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My class N takes a type T and a varying amount of types F...

What's really happening is that I am overloading operator() to take a function reference and the arguments that that function will be supplied. It's like a bind function. But when the function reference returns void, I don't want to be able to std::cout the value of that function call from operator(). So I added an overload of operator<< for std::cout to NOT do anything when the return-type of the function reference is void but I guess I'm not writing out the function signature correctly because I get errors.

#include <iostream>
#include <utility>

template <typename T>
struct N;

template <typename T, typename ... F>
struct N<T(F...)> {
    T operator()(T (&t)(F...), F &&... f) {
        return t(std::forward<F>(f)...);

template <typename ... T>
void operator<< (std::ostream &, const N<void(T...)> &) {}
                                 // don't do anything when void

void f(int, int) {}

int main() {

    N<void(int, int)> bind;

    std::cout << bind(f, 5, 4); // errors


The errors that I'm getting are very long, so I won't post them; they are typical error messages for printing on a function returning void.

The above code fails because I'm printing out a function that returns void; and that is the function f. My overload of operator<< doesn't seem to be affecting anything. What am I doing wrong here? If you need any more detail just say so. Thanks.

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1 Answer 1

up vote 3 down vote accepted

In your code, you are explicitly calling operator() on the object bind. (Btw, don't use the name bind for that object, std::bind is overly famous and it will confuse people)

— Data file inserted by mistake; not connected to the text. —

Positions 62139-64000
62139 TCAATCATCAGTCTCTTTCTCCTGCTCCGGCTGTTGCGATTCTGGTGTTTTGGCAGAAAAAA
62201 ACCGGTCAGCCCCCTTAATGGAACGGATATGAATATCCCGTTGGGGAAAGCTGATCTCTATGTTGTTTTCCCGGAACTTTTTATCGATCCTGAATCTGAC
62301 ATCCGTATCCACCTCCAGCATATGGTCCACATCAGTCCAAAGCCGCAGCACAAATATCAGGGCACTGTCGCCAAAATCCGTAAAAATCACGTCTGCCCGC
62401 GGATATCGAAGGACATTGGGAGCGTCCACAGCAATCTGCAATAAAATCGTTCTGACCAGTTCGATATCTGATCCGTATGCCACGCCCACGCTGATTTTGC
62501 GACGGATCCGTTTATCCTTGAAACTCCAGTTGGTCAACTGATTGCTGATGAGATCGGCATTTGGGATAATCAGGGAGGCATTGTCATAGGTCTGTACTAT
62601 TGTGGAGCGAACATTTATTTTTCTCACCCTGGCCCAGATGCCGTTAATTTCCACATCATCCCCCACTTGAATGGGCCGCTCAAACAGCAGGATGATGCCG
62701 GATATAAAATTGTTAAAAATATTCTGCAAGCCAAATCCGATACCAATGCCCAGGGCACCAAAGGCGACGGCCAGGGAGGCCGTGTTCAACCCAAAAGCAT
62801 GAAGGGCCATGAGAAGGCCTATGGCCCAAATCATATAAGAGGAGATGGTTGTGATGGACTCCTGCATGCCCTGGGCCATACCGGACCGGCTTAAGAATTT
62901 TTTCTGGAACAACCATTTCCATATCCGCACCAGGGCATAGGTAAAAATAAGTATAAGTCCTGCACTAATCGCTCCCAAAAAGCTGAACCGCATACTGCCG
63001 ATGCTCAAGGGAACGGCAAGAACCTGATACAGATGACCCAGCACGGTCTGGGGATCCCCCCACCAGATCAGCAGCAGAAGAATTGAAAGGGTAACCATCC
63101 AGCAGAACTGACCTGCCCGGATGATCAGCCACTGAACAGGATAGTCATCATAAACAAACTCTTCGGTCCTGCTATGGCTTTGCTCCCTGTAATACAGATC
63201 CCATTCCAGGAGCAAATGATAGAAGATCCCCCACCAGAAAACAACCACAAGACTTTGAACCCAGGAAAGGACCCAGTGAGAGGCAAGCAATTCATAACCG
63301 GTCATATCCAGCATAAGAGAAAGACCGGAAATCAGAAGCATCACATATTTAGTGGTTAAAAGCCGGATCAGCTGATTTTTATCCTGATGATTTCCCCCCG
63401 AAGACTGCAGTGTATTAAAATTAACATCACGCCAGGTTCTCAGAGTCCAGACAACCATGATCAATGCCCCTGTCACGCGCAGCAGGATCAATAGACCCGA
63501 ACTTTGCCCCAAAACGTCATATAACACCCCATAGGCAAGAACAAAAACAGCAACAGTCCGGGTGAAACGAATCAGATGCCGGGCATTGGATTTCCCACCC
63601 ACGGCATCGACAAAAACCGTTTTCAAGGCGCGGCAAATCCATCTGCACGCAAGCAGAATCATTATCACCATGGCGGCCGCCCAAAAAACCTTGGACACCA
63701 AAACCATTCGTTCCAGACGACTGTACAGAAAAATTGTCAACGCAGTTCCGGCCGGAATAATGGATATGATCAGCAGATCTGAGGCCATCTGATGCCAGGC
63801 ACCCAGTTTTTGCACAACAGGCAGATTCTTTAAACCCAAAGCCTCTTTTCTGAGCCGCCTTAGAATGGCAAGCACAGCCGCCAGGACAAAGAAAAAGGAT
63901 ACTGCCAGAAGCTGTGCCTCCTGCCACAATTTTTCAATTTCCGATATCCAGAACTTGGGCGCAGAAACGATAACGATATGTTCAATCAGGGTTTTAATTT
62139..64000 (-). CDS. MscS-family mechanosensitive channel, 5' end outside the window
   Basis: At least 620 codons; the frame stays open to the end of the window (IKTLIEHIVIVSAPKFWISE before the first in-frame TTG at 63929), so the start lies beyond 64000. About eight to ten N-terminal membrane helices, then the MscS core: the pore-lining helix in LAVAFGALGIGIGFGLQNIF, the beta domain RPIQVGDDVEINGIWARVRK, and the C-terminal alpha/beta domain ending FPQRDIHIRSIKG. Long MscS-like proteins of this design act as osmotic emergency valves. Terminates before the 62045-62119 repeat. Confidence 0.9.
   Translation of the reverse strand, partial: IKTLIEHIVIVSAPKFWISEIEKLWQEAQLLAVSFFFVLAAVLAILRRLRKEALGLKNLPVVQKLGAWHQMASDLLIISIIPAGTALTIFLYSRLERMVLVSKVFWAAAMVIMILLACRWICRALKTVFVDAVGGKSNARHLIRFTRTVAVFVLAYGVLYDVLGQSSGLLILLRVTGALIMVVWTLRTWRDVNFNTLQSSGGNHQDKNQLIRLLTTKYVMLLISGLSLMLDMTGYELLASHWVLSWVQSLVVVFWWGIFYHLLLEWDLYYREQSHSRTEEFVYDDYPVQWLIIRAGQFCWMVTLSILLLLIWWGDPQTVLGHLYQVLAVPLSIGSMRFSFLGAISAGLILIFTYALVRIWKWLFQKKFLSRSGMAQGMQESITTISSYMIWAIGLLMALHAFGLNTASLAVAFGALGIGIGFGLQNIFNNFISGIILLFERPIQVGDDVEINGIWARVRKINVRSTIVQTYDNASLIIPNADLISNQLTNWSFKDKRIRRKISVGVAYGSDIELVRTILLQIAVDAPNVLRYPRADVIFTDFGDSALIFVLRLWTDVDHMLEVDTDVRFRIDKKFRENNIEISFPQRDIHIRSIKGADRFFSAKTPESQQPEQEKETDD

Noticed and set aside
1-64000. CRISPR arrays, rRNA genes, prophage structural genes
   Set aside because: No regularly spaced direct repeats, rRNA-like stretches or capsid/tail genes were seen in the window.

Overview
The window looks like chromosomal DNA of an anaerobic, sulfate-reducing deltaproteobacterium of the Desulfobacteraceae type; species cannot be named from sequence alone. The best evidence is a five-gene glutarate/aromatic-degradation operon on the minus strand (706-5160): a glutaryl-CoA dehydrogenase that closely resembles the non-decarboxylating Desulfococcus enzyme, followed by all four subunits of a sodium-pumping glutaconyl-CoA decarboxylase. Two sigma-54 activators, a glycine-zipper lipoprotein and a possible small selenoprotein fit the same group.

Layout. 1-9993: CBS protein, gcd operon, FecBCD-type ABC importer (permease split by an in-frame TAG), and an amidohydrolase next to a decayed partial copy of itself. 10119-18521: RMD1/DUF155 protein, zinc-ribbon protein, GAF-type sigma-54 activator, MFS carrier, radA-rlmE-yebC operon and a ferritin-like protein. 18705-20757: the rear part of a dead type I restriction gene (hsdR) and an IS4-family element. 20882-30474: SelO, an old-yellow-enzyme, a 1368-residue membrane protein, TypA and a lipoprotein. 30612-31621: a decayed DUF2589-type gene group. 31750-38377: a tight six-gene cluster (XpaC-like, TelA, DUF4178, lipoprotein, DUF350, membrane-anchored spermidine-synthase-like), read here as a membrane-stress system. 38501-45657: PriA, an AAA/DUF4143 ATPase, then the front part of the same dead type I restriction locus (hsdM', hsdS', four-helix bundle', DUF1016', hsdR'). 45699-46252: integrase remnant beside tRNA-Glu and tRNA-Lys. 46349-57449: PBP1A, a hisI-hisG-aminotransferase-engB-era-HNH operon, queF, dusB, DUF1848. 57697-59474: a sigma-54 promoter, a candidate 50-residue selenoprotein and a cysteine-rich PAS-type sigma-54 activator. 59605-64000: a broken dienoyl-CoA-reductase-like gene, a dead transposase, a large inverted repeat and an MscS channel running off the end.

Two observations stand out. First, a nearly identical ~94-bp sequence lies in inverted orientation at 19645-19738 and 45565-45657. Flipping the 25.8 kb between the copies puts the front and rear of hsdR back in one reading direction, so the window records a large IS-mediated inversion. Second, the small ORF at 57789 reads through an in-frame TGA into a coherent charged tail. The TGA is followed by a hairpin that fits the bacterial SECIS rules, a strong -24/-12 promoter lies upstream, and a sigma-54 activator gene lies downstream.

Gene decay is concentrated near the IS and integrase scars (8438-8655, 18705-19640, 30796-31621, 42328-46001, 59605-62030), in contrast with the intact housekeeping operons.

The code does what you asked it to do. It called the functor. Which returned void.

Nothing in your operator<< overload has any impact at all on that functor being called.

Now that it is called, we see we have a std::cout << void -- which also has absolutely nothing to do with your operator<<.

Replace std::cout << bind(f, 5, 4); // errors with std::cout << bind; and your overloaded operator<< will be invoked.

The order of operations in C++ is not left-to-right. a << b(c) first evaluates tmp=b(c), then evaluates a << tmp.

Now, an example of how you could handle this problem would be to specialize your N type to, when it returns a void, to instead return a pseudo_void. pseudo_void blocks all use, except you have a << overload that just consists of return os; (oh, and operator<<( ostream& os, blah ) should always return os).

This can cause other problems. As an example, you'll want a "get rid of pseudo-void" traits classes and the like. But it gives you the syntax you want.

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I don't understand how I would implement this psuedo_void trait. Have any ideas? –  template boy Dec 22 '12 at 12:45
What part? If you are passed a function signature returning void, instead return pseudo_void. That is easy. Then have some method of exposing an version that really does return void, just in case other template code needs you not to lie. Specialize operator<< to take pseudo_void and not output anything. Each step is rather separate. –  Yakk Dec 22 '12 at 13:02
You say to return pseudo_void but what is it? Is it a typedef? A variable? And I don't know how to specialize operator<< that way (sorry I'm new to template-MP).. –  template boy Dec 22 '12 at 13:37
struct pseudo_void { }; would do. Just a placeholder for void return types that you can overload << on to do nothing. Make it so an instance of pseudo void outputs nothing. –  Yakk Dec 22 '12 at 15:04
Yes! I finally got it! Thanks for your help :) –  template boy Dec 23 '12 at 13:49

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